But this is not merely some geopolitical game; North Korea is more than a nuisance in international policy. It is home to some of the most widespread human rights violations in the world today. Nearly every freedom enshrined in the free world -- speech, religion, assembly, movement, dissent, and more -- does not exist north of the 38th parallel. Those perceived as disloyal are sent to a network of concentration camps claiming more than a quarter million prisoners. Public executions serve as a chilling effect for dissent and misbehavior, and tens of thousands of North Koreans fleeing to China and Russia face torture if captured and repatriated.
Simply put, North Korea represents the very worst of humanity -- a nation ruled with impunity, where several thousand key leaders live at the great expense of 24 million or so others. It represents atrocities and human suffering on a staggering scale.
The international community is thus presented with a rare opportunity. The next year, beginning now, is likely to bring a carefully coordinated show -- a show of paternal generosity and domestic strength, while Kim Jong Un showers his people with gifts and begins to consolidate more completely his authority -- and perhaps a show of friendliness and hints at reform internationally, à la Saif al-Islam Qaddafi.
The international community cannot be fooled again. Before Jong Un is able to solidify his rule; before the people of North Korea lose the glimmer of hope sparked by rumors of revolutions in Tunisia, Egypt, Libya, and Syria; before they resign themselves to another generation of yet another Kim enslaving them; the world must act quickly, deliberately, together.
A coordinated effort can open North Korea, weaken the regime, and lead it to a soft landing that benefits all of its regional neighbors, while helping the North Korean people to rise up and take ownership of their nation.
If Qaddafi's assault on Benghazi and Syrian President Bashar al-Assad's attack on his own people precipitated international sanctions, diplomatic isolation, and condemnation, why should North Korea not receive the same or more many times over? A collaborative slate of full sanctions, particularly targeting luxury goods, technology, weapons proliferation, offshore bank accounts, and key regime figureheads would cause critical damage to North Korea at the precise moment when it most needs financial stability. Key to this effort are two pieces: first, finding and freezing the labyrinthine network of offshore bank accounts the regime has developed throughout decades (at least $4 billion dollars are reportedly in Luxembourg alone). Second, full compliance and sanctions by China and Russia are necessary to ensure North Korea does not have a backdoor undermining the rest of the world's efforts.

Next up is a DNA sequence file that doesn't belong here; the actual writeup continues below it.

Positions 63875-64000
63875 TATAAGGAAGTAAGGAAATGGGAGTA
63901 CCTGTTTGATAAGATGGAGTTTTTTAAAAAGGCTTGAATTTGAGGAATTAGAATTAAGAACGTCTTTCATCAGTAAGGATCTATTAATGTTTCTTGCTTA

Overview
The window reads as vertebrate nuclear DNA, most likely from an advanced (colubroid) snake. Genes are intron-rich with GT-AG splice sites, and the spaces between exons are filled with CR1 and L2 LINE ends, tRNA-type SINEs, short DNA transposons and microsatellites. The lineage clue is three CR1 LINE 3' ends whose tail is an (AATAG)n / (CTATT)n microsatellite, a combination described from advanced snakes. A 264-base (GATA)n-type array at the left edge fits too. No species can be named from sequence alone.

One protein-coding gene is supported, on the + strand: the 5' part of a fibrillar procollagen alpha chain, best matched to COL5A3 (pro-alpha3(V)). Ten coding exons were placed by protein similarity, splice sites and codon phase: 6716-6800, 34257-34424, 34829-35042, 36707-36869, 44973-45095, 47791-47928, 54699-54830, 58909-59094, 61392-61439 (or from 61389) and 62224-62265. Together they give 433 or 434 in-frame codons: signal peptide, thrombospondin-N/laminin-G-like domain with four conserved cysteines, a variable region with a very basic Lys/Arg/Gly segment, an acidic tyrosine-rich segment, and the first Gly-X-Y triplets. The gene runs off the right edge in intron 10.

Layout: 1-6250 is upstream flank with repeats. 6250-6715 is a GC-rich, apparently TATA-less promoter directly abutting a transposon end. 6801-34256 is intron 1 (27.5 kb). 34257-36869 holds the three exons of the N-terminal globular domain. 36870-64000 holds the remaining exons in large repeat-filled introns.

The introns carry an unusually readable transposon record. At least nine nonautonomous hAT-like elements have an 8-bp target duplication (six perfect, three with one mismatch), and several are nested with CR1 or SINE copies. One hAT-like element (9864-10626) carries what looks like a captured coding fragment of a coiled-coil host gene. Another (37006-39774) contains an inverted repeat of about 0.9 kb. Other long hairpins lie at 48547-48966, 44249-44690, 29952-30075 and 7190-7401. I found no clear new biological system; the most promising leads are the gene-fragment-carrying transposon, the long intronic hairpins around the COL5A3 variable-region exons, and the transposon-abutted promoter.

The United States, European Union, South Korea, and Japan should lead a diplomatic offensive seeking global isolation of Pyongyang -- beginning with breaking bilateral ties across the board for those that have them. The United States should stop pursuing a reboot of the repeatedly failed Six Party Talks -- a useless effort of talk for only the appearance of progress. It's clear that North Korea will never, ever give up its nuclear capacity -- its leaders have seen what happened to Hussein and Qaddafi and will not make the same mistake.
That said, pressure is still the key. Western nations, in conjunction with China and Russia, should overtly offer senior DPRK leadership asylum in exchange for defection, while pursuing action at the International Criminal Court against senior leadership implicated in crimes against humanity. Although distasteful, efforts should be made to pledge immunity from prosecution for key leaders in exchange for going into exile.